Federal report claims Press Progress exaggerated social media bot activity during Alberta election

“RRM Canada identified accounts that demonstrated coordinated inauthentic behaviour. RRM Canada judges the activity is very unlikely to comprise one-third of the online conversation as reported by Press Progress…”

Jason Unrau Montreal QC

A federal agency report on nefarious social media accounts that popped up during the Alberta provincial election has revealed two troubling issues.

The first is that Premier Jason Kenney’s United Conservative party supporters likely engaged in this online activity “that demonstrated a suspicious account creation pattern that is indicative of troll or bot activity.”

The second reveal is that the Press Progress story alleging such activity, and the source of the Rapid Response Mechanism Canada’s report, highly exaggerated the extent and influence of these bad social media actors.

Then mainstream media outlets who reported on RRM’s analysis—bogarted since May 1, 2019 by the agency before it was released to media late last week—fail even to mention the overblown claims that the analysis identified, compared against Press Progress’ original story.

“RRM Canada identified accounts that demonstrated coordinated inauthentic behaviour. RRM Canada judges the activity is very unlikely to comprise one-third of the online conversation as reported by Press Progress on April 11, 2019,” writes the agency in its top-line, “key finding.”

Yet multiple stories published by CTV News, National Post, CITY News or CBC omitted Press Progress altogether from their stories published on conclusions reached by RRM; the Canada-based, multilateral agency established to identify and respond to foreign social media threats to G7 democracies.

After describing the RRM’s origin story—birthed at Charlevoix G7 in Québec in 2018—then its raison d’être, establishment media noted Kenney supporters’ likely involvement in the campaign, along with those of Maxime Bernier’s People’s Party of Canada.

The Post Millennial has reproduced the RRM’s findings on this aspect in full (read the complete RRM analysis here).

“The (troll and bot) community was determined to very likely be domestic, as it was mainly comprised of supporters of the United Conservative Party (UCP). A second small community was identified as supporters of the People’s Party of Canada, which had similar suspicious patterns of account creation,” writes RRM.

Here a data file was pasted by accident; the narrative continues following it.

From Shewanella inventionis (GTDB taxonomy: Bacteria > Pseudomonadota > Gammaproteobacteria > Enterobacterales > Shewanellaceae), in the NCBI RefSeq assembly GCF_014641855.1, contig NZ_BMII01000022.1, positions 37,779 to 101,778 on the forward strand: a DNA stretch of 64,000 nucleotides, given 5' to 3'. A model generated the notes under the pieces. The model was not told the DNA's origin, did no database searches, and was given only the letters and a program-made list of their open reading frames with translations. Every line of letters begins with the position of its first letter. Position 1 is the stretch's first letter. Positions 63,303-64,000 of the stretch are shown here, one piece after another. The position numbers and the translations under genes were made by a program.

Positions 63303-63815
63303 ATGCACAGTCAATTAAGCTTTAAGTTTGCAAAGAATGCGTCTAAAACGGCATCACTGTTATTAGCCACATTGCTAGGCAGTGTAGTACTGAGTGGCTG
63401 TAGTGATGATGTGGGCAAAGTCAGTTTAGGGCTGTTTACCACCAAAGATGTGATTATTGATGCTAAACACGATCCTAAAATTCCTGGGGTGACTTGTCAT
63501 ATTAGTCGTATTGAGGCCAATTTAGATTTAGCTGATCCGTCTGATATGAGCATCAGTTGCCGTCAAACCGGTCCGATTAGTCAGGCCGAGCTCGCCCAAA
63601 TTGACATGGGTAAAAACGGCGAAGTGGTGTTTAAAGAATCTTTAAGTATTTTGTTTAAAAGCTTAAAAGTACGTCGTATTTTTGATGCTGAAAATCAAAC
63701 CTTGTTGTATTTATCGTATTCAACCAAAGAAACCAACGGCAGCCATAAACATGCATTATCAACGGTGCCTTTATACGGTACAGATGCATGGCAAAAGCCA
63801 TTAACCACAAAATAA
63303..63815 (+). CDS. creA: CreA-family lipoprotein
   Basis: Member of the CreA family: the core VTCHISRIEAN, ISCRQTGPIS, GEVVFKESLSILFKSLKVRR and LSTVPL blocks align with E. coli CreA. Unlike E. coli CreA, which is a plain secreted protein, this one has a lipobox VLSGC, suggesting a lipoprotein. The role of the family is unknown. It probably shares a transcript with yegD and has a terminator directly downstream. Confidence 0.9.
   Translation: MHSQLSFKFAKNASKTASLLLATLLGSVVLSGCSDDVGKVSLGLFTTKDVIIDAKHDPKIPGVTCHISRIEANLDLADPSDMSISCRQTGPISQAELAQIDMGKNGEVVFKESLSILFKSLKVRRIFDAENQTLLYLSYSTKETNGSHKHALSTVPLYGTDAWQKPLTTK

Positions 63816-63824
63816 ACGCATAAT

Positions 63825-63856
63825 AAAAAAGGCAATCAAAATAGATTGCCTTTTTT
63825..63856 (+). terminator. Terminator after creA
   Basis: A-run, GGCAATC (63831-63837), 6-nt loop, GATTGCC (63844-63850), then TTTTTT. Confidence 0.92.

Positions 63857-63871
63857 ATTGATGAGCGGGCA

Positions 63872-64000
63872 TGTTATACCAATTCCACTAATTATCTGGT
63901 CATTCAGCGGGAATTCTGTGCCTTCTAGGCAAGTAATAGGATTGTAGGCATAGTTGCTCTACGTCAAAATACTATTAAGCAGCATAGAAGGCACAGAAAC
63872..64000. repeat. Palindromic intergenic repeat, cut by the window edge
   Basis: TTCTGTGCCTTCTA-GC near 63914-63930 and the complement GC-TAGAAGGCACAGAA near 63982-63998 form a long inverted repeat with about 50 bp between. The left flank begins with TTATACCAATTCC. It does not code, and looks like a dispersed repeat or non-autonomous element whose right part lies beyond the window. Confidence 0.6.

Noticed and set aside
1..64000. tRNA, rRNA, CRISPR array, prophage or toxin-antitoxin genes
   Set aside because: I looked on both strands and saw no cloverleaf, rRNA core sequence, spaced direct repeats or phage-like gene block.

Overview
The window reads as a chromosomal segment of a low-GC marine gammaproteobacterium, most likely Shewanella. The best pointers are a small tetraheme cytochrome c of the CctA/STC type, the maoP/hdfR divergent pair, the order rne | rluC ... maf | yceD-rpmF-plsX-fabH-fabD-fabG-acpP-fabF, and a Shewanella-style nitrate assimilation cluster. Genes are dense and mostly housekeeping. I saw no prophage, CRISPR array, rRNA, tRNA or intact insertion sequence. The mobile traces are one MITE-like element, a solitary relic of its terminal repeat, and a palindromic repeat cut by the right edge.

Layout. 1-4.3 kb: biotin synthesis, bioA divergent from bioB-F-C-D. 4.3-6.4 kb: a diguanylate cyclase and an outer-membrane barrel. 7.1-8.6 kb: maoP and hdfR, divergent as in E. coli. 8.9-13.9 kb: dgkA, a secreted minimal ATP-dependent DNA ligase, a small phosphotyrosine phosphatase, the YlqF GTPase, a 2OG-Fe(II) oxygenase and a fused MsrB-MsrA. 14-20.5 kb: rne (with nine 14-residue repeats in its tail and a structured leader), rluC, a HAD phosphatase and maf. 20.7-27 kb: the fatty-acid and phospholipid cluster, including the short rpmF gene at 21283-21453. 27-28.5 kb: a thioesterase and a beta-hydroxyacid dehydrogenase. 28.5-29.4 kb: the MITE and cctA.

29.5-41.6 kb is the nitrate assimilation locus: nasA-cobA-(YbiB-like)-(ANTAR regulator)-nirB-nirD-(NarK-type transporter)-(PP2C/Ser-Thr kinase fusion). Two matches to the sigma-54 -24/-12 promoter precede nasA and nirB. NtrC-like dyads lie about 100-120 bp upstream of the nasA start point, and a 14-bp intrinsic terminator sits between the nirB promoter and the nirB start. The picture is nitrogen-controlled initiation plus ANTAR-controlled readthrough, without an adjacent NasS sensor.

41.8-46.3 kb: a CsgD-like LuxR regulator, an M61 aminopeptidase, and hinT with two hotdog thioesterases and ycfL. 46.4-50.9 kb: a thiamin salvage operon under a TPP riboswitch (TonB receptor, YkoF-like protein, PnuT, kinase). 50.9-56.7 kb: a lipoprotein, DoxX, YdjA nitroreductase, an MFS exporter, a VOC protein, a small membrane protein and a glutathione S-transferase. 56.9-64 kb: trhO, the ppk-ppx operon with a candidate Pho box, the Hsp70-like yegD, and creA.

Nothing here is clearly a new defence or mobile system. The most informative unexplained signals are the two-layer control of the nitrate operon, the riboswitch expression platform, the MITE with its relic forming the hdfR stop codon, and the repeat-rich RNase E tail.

“This pattern was not identified within communities of supporters of the Alberta Liberal Party or Alberta New Democratic Party.”

Rapid Response Mechanism Canada also “found no evidence of a broad, coordinated campaign to influence the Alberta election.”

The overarching concern about social media bots is in line with events that occurred during the 2016 U.S. presidential election, whereby Russia was identified as a primary source for these entities, whose primary function is to gin up political friction between opposing political camps.

Though a serious threat to Western democracies, one particularly amusing incident emerged after Russia’s social media meddling was exposed— American documentary filmmaker Michael Moore was apparently duped into attending one of several phoney protests, allegedly orchestrated by Russian bots.

Back in Canada, suspiciously missing from MSM reporting on what RRM deemed a domestic situation in Alberta involving pro-conservative bots and trolls—a human actor engaging in a bot-like activity—was RRM’s repudiation of Press Progress’ reporting.

“RRM Canada’s findings stand opposite to the April 11, Press Progress report, which claimed that a third of accounts talking about the Alberta election were bots. RRM Canada’s findings, using multiple tools and methods, judges that the online activity is very unlikely to comprise one third of bots,” writes RRM.

“The article appears to rely only on the online tool mentions map as a metric for ‘bot activity’, which is not a proper means of assessment for inauthentic account behaviour or bot activity. RRM Canada therefore does not support the findings articulated in the Press Progress Report.”

So who is Press Progress?

Launched in 2013 by the left-wing, Broadbent Institute think tank, Press Progress describes itself as “an independent, nonprofit newsroom that produces original reporting and critical analysis on important matters of public interest.”

“We aim to break original stories that Canada’s big news outlets miss and advance stories on issues that matter to our progressive readership,” according to its website.

And Press Progress thinks pretty highly of itself too, citing “trusted sources that have relied on our original reporting” like National Post, CTV News and CBC.

Press Progress also provides “testimonials” from the likes of Canadian Press which describes the upstart independents as “unabashedly left-wing … and part of a new group of digital media organizations (that are) changing the political landscape.”

The Canadian Press report on the RRM analysis – that conveniently left out any mention of Press Progress—appeared in multiple publications, including CTV News and National Post.

Five days after Press Progress’ alarming story about UCP bots, Kenney and his party defeated the incumbent-New Democrat Alberta government in a landslide victory.

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